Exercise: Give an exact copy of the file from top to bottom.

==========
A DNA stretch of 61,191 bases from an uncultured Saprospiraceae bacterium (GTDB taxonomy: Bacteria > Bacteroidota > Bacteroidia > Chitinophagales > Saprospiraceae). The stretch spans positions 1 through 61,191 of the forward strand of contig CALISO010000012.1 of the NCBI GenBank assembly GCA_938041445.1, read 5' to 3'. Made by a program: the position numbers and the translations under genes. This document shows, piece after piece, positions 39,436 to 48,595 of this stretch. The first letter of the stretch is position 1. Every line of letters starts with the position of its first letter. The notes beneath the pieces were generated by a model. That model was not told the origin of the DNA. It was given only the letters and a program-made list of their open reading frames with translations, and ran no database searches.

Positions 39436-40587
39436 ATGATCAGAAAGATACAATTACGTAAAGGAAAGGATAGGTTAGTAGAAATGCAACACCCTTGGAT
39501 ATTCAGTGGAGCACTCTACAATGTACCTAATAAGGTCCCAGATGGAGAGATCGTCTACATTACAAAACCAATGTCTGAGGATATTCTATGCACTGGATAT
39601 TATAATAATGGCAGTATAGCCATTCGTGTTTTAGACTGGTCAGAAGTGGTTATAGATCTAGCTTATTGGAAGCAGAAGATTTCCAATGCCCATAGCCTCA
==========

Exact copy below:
A DNA stretch of 61,191 bases from an uncultured Saprospiraceae bacterium (GTDB taxonomy: Bacteria > Bacteroidota > Bacteroidia > Chitinophagales > Saprospiraceae). The stretch spans positions 1 through 61,191 of the forward strand of contig CALISO010000012.1 of the NCBI GenBank assembly GCA_938041445.1, read 5' to 3'. Made by a program: the position numbers and the translations under genes. This document shows, piece after piece, positions 39,436 to 48,595 of this stretch. The first letter of the stretch is position 1. Every line of letters starts with the position of its first letter. The notes beneath the pieces were generated by a model. That model was not told the origin of the DNA. It was given only the letters and a program-made list of their open reading frames with translations, and ran no database searches.

Positions 39436-40587
39436 ATGATCAGAAAGATACAATTACGTAAAGGAAAGGATAGGTTAGTAGAAATGCAACACCCTTGGAT
39501 ATTCAGTGGAGCACTCTACAATGTACCTAATAAGGTCCCAGATGGAGAGATCGTCTACATTACAAAACCAATGTCTGAGGATATTCTATGCACTGGATAT
39601 TATAATAATGGCAGTATAGCCATTCGTGTTTTAGACTGGTCAGAAGTGGTTATAGATCTAGCTTATTGGAAGCAGAAGATTTCCAATGCCCATAGCCTCA